The writer is an FT contributing editor
In October of 2020, the Kansas banking commission closed down a state bank in Almena, a railroad town just below the border with Nebraska. The Federal Deposit Insurance Corporation, which guarantees consumer deposits at American banks, paid $18mn to make every depositor whole. It was an unremarkable intervention. The banking commission stepped in on a Friday, with no interruption in deposits over the weekend. This was the last time a bank failed in America.
The collapse of the Almena State Bank, and the rescue of its depositors, went unmentioned this week when Nellie Liang, the US Treasury’s under secretary for domestic finance, testified in Congress. Her appearance followed a Treasury report in November on stablecoins, digital assets pegged to a sovereign currency. If you hold a dollar stablecoin — Tether, or the USD Coin, or the Binance USD — you are holding something that’s supposed to be exactly as valuable as a dollar bill.
The Treasury believes that stablecoins could make transferring dollars from one place to another cheaper and more efficient, a development desperately needed and long overdue in America.
But the Treasury also recommended that stablecoins be issued only by insured depository institutions — consumer banks, just like the one in Almena. That is a more contentious proposal, and it is also a question for the very near future. Since January of 2020, the total supply of dollar stablecoins has grown from $6bn to $174bn. For a sense of scale, last quarter, one of the biggest US consumer banks Wells Fargo reported $864bn in consumer deposits. Stablecoin supply is now at almost exactly one-fifth of that — brand-new, liquid financial liabilities that didn’t exist two years ago.
Republicans on the committee argued that forcing stablecoins into FDIC-insured banks would discourage innovation. But the problem with innovation is that the one form of it financiers most ardently desire is actually just the oldest trick in finance: borrow short-term liabilities, then balance them against long-term assets that are either crummy or do not exist.
Take the Almena State Bank. In 2014, according to a report from FDIC’s inspector general, the bank began an aggressive strategy of taking on government-backed small-business and agricultural loans. The bank decided to sell off the guaranteed portions of the loans, then keep the rest of the risk on the bank’s books. Making a lot of loans quickly is a great way to create non-performing loans, something the Kansas examiners told the Almena State Bank, repeatedly. That’s not innovation. That’s just holding crummy assets.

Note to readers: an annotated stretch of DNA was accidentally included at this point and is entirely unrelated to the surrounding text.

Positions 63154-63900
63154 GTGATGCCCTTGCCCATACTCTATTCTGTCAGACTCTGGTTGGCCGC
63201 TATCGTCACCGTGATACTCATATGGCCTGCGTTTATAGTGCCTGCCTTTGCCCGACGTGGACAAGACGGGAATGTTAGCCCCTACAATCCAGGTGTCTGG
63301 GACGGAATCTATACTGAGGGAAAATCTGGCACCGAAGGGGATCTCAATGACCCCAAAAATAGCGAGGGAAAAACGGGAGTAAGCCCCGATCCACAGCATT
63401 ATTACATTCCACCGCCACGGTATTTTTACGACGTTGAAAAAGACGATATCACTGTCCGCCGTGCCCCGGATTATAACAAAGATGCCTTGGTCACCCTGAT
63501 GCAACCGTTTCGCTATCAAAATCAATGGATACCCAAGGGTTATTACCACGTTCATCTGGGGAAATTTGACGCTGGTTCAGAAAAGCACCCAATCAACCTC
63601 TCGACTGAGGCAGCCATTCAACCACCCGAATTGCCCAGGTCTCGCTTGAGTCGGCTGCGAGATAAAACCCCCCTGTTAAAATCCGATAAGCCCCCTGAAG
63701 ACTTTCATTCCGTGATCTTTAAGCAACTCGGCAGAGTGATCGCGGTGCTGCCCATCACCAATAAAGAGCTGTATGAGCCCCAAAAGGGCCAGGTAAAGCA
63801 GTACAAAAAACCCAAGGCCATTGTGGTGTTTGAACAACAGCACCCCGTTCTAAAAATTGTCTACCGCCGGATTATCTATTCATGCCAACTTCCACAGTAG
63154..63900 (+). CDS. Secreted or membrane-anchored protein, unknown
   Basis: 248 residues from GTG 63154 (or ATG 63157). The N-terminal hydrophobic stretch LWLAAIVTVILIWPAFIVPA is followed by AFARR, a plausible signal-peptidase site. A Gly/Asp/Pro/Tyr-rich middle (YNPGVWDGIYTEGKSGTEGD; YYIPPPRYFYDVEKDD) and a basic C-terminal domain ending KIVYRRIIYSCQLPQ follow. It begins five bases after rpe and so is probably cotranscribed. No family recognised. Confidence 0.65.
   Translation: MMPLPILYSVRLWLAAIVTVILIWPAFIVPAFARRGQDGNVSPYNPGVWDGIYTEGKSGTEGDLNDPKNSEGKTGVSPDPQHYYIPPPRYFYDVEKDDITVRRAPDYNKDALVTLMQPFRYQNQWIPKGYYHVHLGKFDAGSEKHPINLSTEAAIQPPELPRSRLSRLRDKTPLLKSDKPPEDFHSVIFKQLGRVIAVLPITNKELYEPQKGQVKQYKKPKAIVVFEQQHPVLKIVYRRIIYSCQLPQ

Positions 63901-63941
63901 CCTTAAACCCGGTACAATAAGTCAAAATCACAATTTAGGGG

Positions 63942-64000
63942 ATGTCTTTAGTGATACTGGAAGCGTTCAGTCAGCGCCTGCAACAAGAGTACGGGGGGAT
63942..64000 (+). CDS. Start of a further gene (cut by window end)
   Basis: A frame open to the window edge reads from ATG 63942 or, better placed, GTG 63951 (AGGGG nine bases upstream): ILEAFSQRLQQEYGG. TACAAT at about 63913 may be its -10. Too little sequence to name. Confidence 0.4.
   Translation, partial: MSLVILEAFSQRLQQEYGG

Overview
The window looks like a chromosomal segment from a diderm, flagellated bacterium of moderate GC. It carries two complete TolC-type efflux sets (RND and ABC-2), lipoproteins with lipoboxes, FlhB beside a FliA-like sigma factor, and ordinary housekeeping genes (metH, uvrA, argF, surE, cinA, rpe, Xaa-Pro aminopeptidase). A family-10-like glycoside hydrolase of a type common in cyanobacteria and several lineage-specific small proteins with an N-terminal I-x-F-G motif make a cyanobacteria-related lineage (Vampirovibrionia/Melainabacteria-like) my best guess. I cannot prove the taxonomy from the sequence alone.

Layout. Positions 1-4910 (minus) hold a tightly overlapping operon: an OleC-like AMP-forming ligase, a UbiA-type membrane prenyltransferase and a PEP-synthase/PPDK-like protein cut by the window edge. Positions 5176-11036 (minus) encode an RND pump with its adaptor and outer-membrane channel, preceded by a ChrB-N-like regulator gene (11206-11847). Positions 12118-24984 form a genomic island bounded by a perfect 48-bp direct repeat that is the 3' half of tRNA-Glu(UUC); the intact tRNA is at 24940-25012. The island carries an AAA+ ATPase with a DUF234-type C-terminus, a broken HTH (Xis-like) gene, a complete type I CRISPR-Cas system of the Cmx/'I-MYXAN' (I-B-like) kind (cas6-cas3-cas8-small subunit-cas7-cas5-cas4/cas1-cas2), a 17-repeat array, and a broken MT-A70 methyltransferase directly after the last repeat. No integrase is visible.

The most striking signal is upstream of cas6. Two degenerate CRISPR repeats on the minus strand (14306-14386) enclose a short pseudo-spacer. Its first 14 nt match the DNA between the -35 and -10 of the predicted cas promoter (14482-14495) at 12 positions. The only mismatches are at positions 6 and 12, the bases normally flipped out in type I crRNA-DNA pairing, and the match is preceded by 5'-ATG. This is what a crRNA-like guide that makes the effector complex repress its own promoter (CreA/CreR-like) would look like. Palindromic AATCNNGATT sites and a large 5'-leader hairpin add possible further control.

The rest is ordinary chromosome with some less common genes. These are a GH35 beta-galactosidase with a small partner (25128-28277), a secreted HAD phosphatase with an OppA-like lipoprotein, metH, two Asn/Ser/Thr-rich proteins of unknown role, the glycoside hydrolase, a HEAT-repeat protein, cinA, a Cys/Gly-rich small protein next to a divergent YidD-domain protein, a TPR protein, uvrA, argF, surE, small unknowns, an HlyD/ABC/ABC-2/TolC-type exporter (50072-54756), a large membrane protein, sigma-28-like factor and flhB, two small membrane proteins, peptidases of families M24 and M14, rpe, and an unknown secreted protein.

A stablecoin provider is a bank. It’s not like a bank; it’s a bank. When you buy a stablecoin, you are offering the provider a dollar loan, just like when you deposit a dollar in a bank. And, just like the bank does, the stablecoin provider has to hold enough performing assets to redeem that dollar loan for an actual US dollar on demand. Stablecoins, just like bank deposits, are “runnable” — if people get worried about the quality of a coin provider’s assets, they will take all their dollars back, quickly, all at the same time.
Morgan Ricks, a professor at the Vanderbilt Law School and a former Treasury official, calls this the “money problem” — if you create a financial liability that’s liquid like money, then it’s inherently runnable. If you want to create money, you can choose not to call yourself a bank, but you will still have the money problem. So there’s nothing inherently dodgy about stablecoins. But there is something inherently dodgy about banking, which is why countries build elaborate regulatory regimes to protect deposits.
You can read every regulation as the history of a disaster. In the roaring 1920s in America, several hundred banks failed every year. Consumers had to think carefully about where they deposited their money, because if they made the wrong choice, their deposits would disappear. In 1933, at the peak of the early-Depression banking crisis, 4,000 banks failed. In 1935 the US Congress created the FDIC to protect deposits.
You can say that people are adults and should do their research before buying a dollar stablecoin, but that’s not how financial crises work out in real life. When a lot of people watch what they thought had been money simply disappear, there is unrest. And so countries have learned how to regulate consumer banks aggressively, and plan for when they fail anyway. There are a lot of problems in American finance, but consumer deposits aren’t one of them.
The Treasury Department has proposed to treat stablecoin providers like deposit banks because they are deposit banks, and America has already worked out a system to keep deposits safe. The regulatory goal for stablecoins should be the same as for banks like the Almena State Bank in Kansas: to keep them from failing, and if they must fail, to make sure they fail quietly.